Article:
Workers’ hands are their most important tools in construction. By following the hierarchy of controls to eliminate hand-related hazards and substitute less hazardous processes, many hand injuries can be prevented. But steps must also be taken to train employees on the importance of hand protection and wearing work gloves.
“Wearing gloves is the last line of defense to keep workers’ hands out of harm’s way,” says LIUNA General Secretary-Treasurer and LHSFNA Labor Co-Chairman Armand E. Sabitoni. “Gloves should always be worn when working with heavy objects, moving parts, tools with sharp edges, electricity and chemicals. It’s also important that the gloves provided are appropriate for the job, fit well and are in good condition. Failure to do so increases workers’ risk for serious injuries.”
The Cost of Hand Injuries
Injuries to the hands – including lacerations, amputations and chemical burns – are a top reason for emergency room visits, days away from work and costly workers’ compensation claims. According to the Bureau of Labor Statistics, 70 percent of workers who suffer hand injuries were not wearing gloves. The remaining 30 percent had gloves on, but the gloves were inadequate (often because they didn’t fit), were damaged or were the wrong type for the hazard they were supposed to be protecting against.
The consequences are costly for both workers and employers. Severed fingers and nerve damage can make it difficult or impossible for a person to work, engage in recreational activities like hunting, fishing or playing a sport or even get dressed or tie a shoe without assistance. The average hand injury claim now exceeds $6,000 and requires at least six days off from work. Treatment costs vary depending on the severity of the injury, but they are always steep. For example, stitches can run up to $2,000. A laceration can cost as much as $10,000. And a severed tendon can easily cost more than $70,000.
So Why Do Some Workers Take Off Their Gloves?
If you ask employees why they don’t have their gloves on, the answer you’re most likely to hear is that wearing them makes it difficult to work. Many workers say gloves can make it harder to get a good grip or that gloves make their hands sweaty and slippery. If the gloves are too big, a common problem (especially for women) is that they can easily get caught in machinery, leading to pinched fingers and amputations. Improving job performance is what motivates employees to take off their gloves, but doing so greatly increases their likelihood of suffering a serious injury.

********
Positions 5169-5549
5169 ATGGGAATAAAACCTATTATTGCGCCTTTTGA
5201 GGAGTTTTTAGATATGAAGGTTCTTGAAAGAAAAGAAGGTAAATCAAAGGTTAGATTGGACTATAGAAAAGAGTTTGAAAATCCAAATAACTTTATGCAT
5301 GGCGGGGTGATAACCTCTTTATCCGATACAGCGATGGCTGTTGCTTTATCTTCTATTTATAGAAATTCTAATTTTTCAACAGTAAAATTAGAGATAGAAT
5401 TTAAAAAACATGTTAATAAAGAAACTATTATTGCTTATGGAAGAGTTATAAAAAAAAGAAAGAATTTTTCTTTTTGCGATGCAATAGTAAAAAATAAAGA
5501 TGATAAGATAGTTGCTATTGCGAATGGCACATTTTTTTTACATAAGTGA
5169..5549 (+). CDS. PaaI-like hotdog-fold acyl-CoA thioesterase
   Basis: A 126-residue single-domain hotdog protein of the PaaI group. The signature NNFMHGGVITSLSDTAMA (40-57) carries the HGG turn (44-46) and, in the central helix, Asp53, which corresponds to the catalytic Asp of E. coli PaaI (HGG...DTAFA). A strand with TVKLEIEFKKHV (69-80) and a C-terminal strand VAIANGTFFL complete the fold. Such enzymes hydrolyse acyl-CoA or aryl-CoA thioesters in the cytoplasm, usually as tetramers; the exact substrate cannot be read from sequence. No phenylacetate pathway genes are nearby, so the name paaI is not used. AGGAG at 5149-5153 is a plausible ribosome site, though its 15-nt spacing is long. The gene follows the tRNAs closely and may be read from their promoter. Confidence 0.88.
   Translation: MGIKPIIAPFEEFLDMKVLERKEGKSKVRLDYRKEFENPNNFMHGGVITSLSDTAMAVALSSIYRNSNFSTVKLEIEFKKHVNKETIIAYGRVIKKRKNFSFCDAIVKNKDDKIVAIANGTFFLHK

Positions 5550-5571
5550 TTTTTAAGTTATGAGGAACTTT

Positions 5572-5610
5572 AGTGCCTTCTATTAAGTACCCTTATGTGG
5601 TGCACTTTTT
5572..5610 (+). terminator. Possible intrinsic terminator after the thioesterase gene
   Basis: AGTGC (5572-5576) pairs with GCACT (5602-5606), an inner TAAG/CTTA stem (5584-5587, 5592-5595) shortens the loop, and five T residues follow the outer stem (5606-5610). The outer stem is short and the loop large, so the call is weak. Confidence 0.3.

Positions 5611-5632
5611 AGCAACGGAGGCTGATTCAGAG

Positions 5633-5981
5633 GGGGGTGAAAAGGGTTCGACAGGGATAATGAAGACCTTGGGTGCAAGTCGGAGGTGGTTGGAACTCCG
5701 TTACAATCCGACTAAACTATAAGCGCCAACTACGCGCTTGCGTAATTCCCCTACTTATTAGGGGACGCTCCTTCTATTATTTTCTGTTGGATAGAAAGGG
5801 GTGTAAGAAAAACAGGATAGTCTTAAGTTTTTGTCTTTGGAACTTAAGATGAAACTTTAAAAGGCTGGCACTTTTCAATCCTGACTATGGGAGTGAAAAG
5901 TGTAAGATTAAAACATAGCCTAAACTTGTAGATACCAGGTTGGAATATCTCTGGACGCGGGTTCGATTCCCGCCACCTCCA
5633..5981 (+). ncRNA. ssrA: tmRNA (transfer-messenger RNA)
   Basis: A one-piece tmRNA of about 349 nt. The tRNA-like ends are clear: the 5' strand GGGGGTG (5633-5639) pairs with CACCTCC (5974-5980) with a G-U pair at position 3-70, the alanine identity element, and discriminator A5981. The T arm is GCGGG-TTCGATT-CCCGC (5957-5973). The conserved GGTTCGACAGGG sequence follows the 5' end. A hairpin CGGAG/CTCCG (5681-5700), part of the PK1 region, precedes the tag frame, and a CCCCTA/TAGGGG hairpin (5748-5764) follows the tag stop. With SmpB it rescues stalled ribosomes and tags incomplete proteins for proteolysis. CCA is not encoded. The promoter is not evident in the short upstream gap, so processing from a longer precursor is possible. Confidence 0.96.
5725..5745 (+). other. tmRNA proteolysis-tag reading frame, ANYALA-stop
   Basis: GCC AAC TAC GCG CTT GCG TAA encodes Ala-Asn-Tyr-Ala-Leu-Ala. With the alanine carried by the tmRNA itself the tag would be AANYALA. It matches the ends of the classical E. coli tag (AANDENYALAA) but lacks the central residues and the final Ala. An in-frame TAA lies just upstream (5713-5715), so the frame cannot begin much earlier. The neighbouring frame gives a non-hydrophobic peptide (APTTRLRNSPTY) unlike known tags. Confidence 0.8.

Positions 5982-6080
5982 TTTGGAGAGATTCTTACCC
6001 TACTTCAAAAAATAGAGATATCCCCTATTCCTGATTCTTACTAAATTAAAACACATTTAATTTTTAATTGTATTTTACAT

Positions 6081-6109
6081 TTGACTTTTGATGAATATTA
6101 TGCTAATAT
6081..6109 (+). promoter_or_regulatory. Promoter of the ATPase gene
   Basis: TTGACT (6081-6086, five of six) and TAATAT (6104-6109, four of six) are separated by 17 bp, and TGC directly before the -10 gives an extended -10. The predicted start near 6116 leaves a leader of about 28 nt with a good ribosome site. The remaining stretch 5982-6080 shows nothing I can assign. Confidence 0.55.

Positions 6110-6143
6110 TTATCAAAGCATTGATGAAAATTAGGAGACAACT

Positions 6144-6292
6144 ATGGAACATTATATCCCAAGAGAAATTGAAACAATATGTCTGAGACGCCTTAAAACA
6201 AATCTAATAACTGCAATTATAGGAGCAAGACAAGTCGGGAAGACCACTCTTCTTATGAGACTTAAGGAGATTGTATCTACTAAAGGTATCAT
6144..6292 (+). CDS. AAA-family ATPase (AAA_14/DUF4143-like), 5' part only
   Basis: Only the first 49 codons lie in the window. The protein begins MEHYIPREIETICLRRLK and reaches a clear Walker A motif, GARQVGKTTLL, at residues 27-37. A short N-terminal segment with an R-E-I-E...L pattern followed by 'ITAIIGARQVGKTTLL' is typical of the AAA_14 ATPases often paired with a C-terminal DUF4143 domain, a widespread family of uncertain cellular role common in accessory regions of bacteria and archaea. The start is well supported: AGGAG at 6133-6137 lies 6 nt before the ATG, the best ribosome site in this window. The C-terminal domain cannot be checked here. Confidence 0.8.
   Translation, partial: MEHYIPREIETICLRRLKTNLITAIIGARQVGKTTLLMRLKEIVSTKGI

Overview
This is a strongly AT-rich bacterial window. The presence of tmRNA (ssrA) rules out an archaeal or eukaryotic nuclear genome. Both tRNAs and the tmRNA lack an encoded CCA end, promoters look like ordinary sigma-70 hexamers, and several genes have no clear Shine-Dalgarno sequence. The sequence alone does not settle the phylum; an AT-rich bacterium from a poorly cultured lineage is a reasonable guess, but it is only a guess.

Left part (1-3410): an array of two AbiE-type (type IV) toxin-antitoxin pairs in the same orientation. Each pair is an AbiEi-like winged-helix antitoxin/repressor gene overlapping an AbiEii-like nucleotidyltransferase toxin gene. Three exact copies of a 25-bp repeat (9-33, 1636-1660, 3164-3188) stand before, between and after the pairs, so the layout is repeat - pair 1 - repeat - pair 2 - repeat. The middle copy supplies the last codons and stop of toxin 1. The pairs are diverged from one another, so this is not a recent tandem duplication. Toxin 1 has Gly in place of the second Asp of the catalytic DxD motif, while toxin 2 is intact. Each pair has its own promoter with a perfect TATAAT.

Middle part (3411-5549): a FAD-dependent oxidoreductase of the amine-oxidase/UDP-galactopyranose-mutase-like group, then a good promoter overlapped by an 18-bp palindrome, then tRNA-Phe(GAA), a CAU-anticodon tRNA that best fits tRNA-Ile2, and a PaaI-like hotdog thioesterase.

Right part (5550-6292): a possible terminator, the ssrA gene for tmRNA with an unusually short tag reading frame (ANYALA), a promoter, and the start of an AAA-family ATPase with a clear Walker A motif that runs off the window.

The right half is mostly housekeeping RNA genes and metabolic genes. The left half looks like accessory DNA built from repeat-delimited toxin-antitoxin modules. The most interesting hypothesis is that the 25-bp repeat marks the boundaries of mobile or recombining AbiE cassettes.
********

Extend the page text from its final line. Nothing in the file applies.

Encouraging Employees to Always Wear Gloves
Listening to employee concerns can help employers provide workers with gloves they will be comfortable wearing. To get a better understanding of what employees like and don’t like, employers should always try on the work gloves they are thinking about purchasing. As with other types of personal protective equipment, it’s also a good idea to offer employees a range of sizes and brands, including some specifically designed for women, so that each person can select the pair that fits them best.
Employers can reduce the risk of a regular workday turning into a trip to the emergency room by ensuring employees have a clear understanding of the worksite policy on wearing gloves and giving workers input when gloves are purchased.
The LHSFNA has a number of materials that can help educate Laborers on hand safety and the importance of wearing work gloves. These include the Choosing Safe Hand Tools in Construction, Hand Safety and Skin Problems in Construction Health Alerts. Click on Publications to order these and other materials that can help keep Laborers healthy and safe.
[Janet Lubman Rathner]